Reverse pickpocketing: meet the college kids putting money into strangers’ wallets

Eric Pfeiffer

Everyone knows about pickpocketing – the act of stealing something from a stranger without the victim knowing the crime is taking place.

But Utah Valley University student Stuart Edge is trying to start a new trend, “reverse pickpocketing,” that leaves unwitting recipients with a little extra cash in their wallet.

On Friday, Edge posted a video to his YouTube page in which he interviewed fellow students in Orem and Provo, Utah. Edge pretended to interview the students on camera, while his cohorts would secretly grab their wallets. But instead of taking money out of their wallets, Edge and his team were putting money back in.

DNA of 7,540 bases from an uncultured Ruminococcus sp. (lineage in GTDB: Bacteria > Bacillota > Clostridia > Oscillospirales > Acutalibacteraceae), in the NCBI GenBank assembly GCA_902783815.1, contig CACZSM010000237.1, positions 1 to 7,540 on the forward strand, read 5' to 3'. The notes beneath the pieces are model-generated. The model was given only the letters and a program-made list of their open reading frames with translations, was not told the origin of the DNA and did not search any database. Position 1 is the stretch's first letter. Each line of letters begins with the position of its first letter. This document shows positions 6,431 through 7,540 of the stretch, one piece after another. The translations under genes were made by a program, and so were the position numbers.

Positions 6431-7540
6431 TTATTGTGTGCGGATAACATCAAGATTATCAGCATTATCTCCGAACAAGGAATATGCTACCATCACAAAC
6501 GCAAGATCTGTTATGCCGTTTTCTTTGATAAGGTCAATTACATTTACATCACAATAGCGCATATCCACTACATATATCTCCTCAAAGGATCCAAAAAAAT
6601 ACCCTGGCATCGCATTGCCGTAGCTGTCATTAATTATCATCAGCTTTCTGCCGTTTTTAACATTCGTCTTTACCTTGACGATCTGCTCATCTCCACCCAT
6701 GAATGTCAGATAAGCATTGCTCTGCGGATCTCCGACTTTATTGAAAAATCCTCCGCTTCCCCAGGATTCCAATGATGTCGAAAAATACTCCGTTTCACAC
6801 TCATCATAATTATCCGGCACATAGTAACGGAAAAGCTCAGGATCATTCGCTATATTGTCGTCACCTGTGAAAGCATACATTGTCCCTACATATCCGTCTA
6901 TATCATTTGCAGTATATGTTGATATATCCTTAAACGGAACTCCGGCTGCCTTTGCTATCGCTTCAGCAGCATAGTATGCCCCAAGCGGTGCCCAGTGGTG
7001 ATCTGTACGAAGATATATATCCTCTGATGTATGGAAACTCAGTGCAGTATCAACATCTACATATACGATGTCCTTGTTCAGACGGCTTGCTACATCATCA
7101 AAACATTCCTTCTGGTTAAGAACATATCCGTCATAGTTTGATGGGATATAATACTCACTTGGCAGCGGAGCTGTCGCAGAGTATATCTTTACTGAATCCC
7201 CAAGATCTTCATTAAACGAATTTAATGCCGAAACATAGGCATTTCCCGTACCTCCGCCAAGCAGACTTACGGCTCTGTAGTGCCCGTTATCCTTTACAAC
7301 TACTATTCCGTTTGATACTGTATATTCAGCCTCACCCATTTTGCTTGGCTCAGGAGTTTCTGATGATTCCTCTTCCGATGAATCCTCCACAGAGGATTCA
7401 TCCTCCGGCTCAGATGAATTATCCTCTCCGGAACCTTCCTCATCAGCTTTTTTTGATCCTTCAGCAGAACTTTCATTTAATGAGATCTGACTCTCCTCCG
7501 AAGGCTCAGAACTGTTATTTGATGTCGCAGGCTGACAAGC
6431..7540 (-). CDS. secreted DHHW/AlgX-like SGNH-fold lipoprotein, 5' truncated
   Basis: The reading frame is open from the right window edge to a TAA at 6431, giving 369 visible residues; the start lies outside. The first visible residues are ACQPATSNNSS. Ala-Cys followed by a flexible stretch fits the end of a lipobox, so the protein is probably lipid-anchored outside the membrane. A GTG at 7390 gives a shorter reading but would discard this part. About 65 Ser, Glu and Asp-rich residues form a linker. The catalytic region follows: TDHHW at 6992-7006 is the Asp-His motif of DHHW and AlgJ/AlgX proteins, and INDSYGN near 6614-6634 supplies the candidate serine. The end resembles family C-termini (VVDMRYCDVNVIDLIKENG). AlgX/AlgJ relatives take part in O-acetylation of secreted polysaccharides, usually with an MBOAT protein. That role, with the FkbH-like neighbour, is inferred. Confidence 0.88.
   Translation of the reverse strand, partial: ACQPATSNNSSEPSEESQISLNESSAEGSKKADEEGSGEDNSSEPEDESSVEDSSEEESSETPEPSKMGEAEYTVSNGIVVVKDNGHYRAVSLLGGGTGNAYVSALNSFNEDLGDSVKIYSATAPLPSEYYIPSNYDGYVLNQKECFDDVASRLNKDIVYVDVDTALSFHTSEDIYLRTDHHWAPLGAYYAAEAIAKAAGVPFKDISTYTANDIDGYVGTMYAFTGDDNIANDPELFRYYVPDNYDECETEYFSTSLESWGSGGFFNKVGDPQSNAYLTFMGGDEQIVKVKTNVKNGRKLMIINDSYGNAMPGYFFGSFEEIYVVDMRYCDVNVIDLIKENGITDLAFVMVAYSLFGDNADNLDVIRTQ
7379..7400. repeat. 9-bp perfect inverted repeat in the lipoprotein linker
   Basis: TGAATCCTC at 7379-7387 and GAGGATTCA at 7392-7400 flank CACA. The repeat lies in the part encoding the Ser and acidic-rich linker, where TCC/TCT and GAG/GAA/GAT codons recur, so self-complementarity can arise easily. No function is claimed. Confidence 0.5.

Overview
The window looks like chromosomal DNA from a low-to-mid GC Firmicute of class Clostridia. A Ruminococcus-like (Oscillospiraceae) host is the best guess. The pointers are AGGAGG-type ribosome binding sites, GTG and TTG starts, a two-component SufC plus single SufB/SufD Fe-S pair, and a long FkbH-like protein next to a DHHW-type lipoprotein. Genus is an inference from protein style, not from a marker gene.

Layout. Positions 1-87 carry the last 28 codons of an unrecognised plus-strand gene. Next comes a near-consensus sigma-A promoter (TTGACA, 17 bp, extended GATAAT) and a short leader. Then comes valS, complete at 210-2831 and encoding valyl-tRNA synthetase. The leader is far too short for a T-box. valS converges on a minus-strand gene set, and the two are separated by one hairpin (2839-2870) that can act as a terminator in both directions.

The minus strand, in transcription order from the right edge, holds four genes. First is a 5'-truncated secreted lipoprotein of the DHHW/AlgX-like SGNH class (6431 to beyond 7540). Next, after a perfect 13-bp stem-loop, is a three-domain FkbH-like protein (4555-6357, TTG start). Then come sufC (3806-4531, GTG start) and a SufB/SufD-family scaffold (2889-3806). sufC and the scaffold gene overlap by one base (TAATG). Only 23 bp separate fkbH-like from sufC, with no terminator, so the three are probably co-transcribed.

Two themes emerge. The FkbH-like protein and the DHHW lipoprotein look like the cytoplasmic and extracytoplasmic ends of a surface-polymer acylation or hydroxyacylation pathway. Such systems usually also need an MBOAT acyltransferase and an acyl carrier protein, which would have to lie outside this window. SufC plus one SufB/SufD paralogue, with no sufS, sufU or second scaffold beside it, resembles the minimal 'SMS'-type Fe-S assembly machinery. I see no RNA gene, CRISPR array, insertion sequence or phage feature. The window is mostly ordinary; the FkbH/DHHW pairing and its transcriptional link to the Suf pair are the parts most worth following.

“It’s called reverse pickpocketing. It’s this new, cool thing that’s going around,” Edge explained to one student after she discovered a $100 bill in her purse.

“I think this is a little more than 'cool' " she responded.

Edge told Yahoo News he gave out over $1,000. “It was worth it though!” he said.

Edge has more than a million followers on his YouTube page and has made appearances on shows like “Late Night With Jimmy Fallon” to showcase his magic tricks. But it may be this unusual act of giving that ends up getting the most attention of all.

After all, the students he was giving the money to seemed particularly grateful, including one student who said she needed the money to pay her rent that month, and another, who said she would be using the cash as a Christmas gift to her two children.